Arctic oil terminal signs land lease deal
Norterminal is one step closer to building a large-scale oil and gas terminal outside Kirkenes in the Norwegian, Russian borderland. “We will offer clients a “Safe haven” for shipping in rough Arctic waters,” says Jacob B. Stolt Nielsen, president of the company.
“The contract for long term lease of some 100 hectares area along the coastline near Kirkenes airport was signed on Tuesday,” says Jacob B. Stolt-Nielsen, President of Norterminal.
The Barents Region and the Arctic is believed to experience a boom in oil and gas exploration in the decades to come.
“We will offer clients a “Safe haven” for shipping in rough Arctic waters,” says Jacob B. Stolt Nielsen in a strategy note posted on the company’s portal.
The company plans to invest between NOK 2 to 4 billion (€270 to 539 million) in the terminal aimed for reloading and storage of up to 700,000 cbm of oil products.
The construction shall be completed and operational by 2016-2017, Norterminal says in a press-release. Increase in oil production in the Barents Sea and the Arctic makes a market for establishing such huge oil terminal on Norway’s Arctic coast. The location is just some few tens of kilometers from the maritime border between Russia and Norway in the Barents Sea, and Norterminal plans to offer transshipment and storage capacity also for the ongoing onshore oil and gas production in and around the Timan-Pechora Basin in Nenets Autonomus Okrug, in addition to coming Russian offshore fields in the eastern Barents Sea.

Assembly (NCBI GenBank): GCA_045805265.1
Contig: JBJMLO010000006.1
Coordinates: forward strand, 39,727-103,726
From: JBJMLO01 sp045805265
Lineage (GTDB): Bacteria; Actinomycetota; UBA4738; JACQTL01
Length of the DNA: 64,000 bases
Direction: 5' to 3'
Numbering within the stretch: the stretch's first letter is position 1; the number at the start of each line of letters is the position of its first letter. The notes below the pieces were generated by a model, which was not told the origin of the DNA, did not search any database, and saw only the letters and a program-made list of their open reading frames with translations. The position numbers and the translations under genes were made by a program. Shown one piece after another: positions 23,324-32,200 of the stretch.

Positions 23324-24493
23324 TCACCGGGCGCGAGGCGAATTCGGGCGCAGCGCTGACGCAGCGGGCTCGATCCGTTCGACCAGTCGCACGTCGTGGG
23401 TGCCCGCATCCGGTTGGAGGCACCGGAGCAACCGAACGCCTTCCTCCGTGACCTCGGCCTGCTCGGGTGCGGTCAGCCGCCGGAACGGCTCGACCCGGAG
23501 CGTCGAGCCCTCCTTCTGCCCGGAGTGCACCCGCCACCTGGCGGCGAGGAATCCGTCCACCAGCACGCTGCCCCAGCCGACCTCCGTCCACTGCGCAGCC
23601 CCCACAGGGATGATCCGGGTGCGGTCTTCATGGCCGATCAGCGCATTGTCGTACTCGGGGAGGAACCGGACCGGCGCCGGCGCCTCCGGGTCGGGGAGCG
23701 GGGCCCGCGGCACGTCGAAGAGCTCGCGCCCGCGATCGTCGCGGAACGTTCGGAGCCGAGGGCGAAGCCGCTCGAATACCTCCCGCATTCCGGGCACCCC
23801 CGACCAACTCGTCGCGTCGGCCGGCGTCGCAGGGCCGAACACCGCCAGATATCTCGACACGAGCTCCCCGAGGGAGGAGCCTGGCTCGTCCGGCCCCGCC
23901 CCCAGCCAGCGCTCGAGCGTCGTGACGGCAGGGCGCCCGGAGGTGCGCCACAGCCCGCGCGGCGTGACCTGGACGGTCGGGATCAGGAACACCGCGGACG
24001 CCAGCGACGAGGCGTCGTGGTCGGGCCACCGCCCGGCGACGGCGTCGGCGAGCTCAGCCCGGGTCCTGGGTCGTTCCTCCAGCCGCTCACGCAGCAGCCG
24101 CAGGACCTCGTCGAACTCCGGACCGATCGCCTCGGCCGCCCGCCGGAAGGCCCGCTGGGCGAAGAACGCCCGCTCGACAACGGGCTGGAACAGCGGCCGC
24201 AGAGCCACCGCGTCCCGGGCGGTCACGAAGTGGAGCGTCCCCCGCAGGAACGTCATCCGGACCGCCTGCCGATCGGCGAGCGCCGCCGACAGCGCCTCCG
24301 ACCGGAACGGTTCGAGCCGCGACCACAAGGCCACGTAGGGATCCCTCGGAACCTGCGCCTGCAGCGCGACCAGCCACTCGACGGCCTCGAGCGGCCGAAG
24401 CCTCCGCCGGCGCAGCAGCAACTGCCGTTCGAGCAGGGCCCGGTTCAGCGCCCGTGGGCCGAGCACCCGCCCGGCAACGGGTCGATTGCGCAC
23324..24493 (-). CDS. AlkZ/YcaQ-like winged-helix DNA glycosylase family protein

“Development of new oilfields in the Barents Sea and the opening of new shipping lanes from Russia and Norway makes Finnmark to a strategic suitable place for interim storage of oil,” Stolt Nielsen told BarentsObserver when presenting the plans last autumn.
“We are in a dialog with several Russian companies, but we can’t yet comment on which companies it is. But the response so far has been good.”
The company argues that Russian oil tanker industry will benefit from such new terminal in the borderland between the two countries. “It will reduce the need for ship-to-ship transfers, and improve logistics at the end destination. Land based storage solution will reduce risk of environmental accidents and provide reliable uptime independent of weather conditions,” the company writes. Also; logistic costs and throughput cost will be significantly reduced because the terminal is located in an area where non-ice classed tankers with lower costs can load oil products delivered from ice-covered waters by more expensive-to-operate ice-classed tankers.
The annual throughput capacity will be 20 million tons. That is nearly twice the amount of oil products shipped out on tankers from Murmansk last year.